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    ABSTRACT: To determine the prevalence and risk factors for transmission of tuberculosis in children under five years of age who are household contact of sputum smear positive tuberculosis adults in Harare, Zimbabwe. Cross sectional study. City Health Infectious Diseases Hospital Outpatient Department. 174 children in contact with 102 index cases. TB infection status in children according to modified WHO classification of tuberculosis. Under five year old contacts of sputum smear positive TB adults were recruited over a three month period. A coded questionnaire was used to document the following: socio-demographic profile of caregivers, duration of stay with the index case and presenting complaints. Contacts were evaluated by clinical examination, Mantoux testing, HIV antibody testing and chest radiographs. Of the 174 children in contact with 102 index cases evaluated, 109 (62.6%) were Mantoux positive (> or = 10 mm), 42% had abnormal chest X-ray, with hilar lymphadenopathy being the commonest abnormality. Forty nine percent of the children evaluated had probable TB, 28% had suspected TB and 23% had no TB. High alcohol acid fast load (AAFB) in the index case was independently associated with probable and suspected TB (OR 2.27 95% CI (1.05 to 4.87). The documented high transmission rate among under five years contacts in the study justifies the need for strengthening contact tracing and appropriate therapeutic management of identified children.
    No preview · Article · Feb 2010 · The Central African journal of medicine
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    ABSTRACT: HIV Testing and Counselling (TC) programmes are being scaled-up as part of efforts to provide universal access to antiretroviral treatment (ART). Mathematical modelling of TC in Zimbabwe shows that if universal access is to be sustained, TC must include prevention counselling that enables behaviour change among infected and uninfected individuals. The predicted impact TC is modest, but improved programmes could generate substantial reductions in incidence, reducing need for ART in the long-term. TC programmes that focus only on identifying those in need of treatment will not be sufficient to bring the epidemic under control.
    No preview · Article · Jun 2009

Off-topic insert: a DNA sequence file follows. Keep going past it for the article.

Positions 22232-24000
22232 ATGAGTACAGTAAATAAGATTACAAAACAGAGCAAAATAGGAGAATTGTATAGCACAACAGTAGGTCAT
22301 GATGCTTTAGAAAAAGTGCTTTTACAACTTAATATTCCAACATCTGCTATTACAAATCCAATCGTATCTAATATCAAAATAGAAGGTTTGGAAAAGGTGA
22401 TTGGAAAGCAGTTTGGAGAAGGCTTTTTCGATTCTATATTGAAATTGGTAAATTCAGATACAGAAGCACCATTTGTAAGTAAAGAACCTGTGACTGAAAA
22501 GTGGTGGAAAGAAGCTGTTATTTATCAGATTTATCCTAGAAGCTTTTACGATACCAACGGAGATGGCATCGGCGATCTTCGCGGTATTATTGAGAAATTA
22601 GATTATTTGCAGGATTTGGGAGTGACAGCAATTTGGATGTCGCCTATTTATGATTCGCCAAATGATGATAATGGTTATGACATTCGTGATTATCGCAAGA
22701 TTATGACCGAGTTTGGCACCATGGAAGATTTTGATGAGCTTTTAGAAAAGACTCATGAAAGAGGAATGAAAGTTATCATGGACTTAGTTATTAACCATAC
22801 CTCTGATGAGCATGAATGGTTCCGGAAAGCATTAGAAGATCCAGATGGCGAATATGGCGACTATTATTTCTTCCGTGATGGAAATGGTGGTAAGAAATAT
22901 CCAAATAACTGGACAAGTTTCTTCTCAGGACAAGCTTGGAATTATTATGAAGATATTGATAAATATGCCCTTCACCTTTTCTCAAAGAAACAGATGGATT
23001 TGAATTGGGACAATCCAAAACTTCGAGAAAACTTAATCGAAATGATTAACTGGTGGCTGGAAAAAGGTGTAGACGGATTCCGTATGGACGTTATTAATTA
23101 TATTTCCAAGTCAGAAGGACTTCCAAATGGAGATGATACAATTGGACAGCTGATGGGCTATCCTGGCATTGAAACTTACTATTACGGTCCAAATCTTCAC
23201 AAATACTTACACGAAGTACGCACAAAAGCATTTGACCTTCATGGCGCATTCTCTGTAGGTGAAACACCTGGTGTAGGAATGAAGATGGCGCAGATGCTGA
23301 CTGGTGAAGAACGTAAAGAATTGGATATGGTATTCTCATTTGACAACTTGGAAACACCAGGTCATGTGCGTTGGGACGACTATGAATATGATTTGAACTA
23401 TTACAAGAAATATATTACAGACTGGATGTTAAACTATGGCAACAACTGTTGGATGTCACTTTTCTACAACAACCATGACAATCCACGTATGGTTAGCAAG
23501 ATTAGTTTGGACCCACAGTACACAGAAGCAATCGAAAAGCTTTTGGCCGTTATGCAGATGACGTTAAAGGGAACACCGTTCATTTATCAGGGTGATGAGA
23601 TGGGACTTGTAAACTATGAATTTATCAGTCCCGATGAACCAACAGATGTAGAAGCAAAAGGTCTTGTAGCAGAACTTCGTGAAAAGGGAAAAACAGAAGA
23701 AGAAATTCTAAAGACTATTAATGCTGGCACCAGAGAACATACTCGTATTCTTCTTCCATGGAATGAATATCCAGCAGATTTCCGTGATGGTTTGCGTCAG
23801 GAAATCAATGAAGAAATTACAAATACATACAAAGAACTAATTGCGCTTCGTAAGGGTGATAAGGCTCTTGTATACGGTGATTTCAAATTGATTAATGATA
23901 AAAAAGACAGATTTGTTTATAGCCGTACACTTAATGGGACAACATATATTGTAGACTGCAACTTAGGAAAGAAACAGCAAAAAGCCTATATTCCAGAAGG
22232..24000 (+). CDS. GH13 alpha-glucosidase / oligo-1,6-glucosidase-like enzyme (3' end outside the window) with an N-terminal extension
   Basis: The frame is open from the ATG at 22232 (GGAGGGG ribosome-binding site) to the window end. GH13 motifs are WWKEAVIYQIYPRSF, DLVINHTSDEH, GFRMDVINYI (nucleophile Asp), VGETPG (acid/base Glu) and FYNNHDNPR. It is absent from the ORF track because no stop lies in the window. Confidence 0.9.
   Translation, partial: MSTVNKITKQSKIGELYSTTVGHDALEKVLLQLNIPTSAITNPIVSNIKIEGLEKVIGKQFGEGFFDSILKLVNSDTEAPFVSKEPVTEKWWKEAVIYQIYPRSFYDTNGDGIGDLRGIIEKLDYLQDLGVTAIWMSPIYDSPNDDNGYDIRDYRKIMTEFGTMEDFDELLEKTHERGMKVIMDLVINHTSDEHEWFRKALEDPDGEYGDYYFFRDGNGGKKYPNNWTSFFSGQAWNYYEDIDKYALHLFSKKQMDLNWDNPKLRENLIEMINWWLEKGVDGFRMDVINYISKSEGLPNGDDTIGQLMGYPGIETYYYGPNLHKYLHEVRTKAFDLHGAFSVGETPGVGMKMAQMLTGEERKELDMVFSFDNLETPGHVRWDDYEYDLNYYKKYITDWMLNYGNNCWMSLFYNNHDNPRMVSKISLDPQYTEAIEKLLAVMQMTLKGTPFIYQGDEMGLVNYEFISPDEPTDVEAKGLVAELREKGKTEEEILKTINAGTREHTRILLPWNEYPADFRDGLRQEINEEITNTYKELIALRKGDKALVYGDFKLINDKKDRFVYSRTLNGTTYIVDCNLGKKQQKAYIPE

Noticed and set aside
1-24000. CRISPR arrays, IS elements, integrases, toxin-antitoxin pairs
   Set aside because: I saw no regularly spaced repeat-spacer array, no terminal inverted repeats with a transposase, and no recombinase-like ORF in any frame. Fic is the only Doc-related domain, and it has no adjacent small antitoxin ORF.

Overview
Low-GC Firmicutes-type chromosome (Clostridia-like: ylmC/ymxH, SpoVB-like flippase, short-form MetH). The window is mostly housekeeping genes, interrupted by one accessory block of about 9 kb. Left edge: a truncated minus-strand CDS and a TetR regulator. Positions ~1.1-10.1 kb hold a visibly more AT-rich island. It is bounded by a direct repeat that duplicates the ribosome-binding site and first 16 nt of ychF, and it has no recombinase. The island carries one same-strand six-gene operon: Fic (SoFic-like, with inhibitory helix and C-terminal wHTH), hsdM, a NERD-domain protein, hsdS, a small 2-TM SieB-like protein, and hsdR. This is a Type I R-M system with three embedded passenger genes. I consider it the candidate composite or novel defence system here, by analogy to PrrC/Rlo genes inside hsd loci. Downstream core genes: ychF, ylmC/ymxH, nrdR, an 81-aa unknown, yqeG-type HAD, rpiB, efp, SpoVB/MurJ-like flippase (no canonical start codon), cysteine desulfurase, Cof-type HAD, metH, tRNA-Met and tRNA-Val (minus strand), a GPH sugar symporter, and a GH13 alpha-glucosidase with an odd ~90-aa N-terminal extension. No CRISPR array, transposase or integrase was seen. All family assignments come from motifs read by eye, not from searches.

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    ABSTRACT: The World Health Organization recommends a single-dose nevirapine (NVP) regimen for prevention of mother-to-child transmission (PMTCT) of HIV in settings without the capacity to deliver more complex regimens, but the population-level impact of this intervention has rarely been assessed. A decision analysis model was developed, parameterized, and applied using local epidemiologic and demographic data to estimate vertical transmission of HIV and the impact of the PMTCT program in Zimbabwe up to 2005. Between 1980 and 2005, of approximately 10 million children born in Zimbabwe, a cumulative 504,000 (range: 362,000 to 665,000) were vertically infected with HIV; 59% of these infections occurred in nonurban areas. Mother-to-child transmission (MTCT) of HIV decreased from 8.2% (range: 6.0% to 10.7%) in 2000 to 6.2% (range: 4.9% to 8.9%) in 2005, predominantly attributable to declining maternal HIV prevalence rather than to the PMTCT program. Between 2002 and 2005, the single-dose NVP PMTCT program may have averted 4600 (range: 3900 to 7800) infections. In 2005, 32% (range: 26% to 44%) and 4.0% (range: 2.7% to 6.2%) of infections were attributable to breast-feeding and maternal seroconversion, respectively, and the PMTCT program reduced infant infections by 8.8% (range: 5.5% to 12.1%). Twice as many infections could have been averted had a more efficacious but logistically more complex NVP + zidovudine regimen been implemented with similar coverage (50%) and acceptance (42%). The decline in MTCT from 2000 to 2005 is attributable more to the concurrent decrease in HIV prevalence in pregnant women than to PMTCT at the current level of rollout. To improve the impact of PMTCT, program coverage and acceptance must be increased, especially in rural areas, and local infrastructure must then be strengthened so that single-dose NVP can be replaced with a more efficacious regimen.